Greg Robinson, Els Jiang, Eric discussed on Radio Specials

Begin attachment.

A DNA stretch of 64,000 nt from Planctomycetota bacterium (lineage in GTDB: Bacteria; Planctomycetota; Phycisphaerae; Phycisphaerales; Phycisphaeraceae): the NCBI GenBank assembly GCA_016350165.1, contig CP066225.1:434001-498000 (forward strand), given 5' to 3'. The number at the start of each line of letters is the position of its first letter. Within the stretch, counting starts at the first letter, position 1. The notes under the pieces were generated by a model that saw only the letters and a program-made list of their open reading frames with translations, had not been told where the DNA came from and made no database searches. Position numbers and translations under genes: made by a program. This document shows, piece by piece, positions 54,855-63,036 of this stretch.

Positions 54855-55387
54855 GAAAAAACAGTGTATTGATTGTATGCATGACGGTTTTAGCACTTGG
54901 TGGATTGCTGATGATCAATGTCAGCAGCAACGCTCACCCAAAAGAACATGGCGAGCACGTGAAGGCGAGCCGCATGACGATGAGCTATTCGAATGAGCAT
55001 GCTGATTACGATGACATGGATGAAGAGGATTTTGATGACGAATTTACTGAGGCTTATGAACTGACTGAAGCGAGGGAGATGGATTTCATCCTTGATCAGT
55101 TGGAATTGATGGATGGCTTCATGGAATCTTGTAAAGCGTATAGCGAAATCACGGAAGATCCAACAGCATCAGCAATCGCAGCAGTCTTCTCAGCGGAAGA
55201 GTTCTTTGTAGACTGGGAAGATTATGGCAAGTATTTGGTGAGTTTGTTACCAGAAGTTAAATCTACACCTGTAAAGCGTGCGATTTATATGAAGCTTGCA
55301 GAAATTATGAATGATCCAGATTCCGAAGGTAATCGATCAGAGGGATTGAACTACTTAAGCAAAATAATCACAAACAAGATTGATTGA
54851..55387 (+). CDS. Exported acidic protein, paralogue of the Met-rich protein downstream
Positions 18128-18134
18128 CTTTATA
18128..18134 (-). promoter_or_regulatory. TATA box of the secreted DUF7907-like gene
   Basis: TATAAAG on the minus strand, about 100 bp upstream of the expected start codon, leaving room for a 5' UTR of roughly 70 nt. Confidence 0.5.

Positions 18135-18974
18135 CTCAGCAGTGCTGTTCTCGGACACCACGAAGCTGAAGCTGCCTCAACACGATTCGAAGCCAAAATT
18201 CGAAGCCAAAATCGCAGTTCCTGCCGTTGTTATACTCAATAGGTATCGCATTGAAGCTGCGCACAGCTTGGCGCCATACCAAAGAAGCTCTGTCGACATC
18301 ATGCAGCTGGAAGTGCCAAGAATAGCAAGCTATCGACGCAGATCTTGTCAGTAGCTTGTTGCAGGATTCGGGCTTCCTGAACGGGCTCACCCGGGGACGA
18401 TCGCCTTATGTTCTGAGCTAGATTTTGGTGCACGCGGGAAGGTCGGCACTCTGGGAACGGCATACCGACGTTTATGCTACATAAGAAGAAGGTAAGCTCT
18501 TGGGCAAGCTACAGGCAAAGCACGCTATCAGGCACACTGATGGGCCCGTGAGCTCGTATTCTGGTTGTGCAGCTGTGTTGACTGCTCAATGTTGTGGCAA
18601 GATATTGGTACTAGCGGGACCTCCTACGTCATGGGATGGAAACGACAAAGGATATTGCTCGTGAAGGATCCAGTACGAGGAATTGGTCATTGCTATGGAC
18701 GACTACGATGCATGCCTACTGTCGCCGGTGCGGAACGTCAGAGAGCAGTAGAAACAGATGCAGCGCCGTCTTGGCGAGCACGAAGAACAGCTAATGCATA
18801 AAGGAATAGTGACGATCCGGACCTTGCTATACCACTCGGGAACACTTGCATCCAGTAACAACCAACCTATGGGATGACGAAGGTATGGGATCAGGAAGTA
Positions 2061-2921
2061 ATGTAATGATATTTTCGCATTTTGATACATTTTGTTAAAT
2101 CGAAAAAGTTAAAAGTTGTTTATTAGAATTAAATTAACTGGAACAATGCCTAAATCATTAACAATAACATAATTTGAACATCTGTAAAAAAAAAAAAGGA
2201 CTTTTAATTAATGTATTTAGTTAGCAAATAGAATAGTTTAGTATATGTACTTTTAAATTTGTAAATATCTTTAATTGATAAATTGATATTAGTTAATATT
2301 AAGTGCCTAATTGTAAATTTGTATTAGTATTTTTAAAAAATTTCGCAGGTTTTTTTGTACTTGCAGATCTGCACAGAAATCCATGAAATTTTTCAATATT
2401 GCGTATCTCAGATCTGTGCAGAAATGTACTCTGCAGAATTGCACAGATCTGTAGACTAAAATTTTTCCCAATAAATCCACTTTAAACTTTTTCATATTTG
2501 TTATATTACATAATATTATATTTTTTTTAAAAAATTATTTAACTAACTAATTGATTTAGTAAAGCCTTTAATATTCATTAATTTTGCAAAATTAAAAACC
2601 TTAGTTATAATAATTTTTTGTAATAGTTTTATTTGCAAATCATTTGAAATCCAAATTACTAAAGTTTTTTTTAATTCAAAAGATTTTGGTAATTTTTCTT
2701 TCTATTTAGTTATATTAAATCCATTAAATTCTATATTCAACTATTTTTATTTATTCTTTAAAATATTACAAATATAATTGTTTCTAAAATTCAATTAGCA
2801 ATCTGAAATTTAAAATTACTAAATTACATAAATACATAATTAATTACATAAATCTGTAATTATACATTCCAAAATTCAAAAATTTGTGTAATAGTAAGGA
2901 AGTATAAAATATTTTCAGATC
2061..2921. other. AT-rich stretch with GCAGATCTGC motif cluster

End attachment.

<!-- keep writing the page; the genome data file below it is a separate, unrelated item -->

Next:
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Your wrong you should protest When one hundred twenty thousand people of Japanese, ancestry forced into incarceration camps during World War Two only four people fought back. By challenging the order in court for at first everybody else, basically did what the government tells them to do but not for long. There was all sorts of. Resistance in the camps, this is historian Greg Robinson there were riots incentive Anita when the government tried to ban hot plates, that mothers had to give milk to their kids and there was resistance by inmates when the government tried to ban a meeting where people were speaking Japanese jeopardy's Americans provided. Most of the labor in the ten incarceration camps they. Reported to white supervisors and got paid. Little Eric, Muller is a legal scholar and, historian he says Incarcerates protested poor treatment delayed pay long hours and many other problems in camp some of it was very explosive and in your face like masses of people rioting. And complaining and chanting and some of it was much. More mundane like work slowdowns work stoppages. Labor strikes Not everyone in camp supported these protests. In fact historian ELS Jiang says there were sharp sometimes violent conflicts between.

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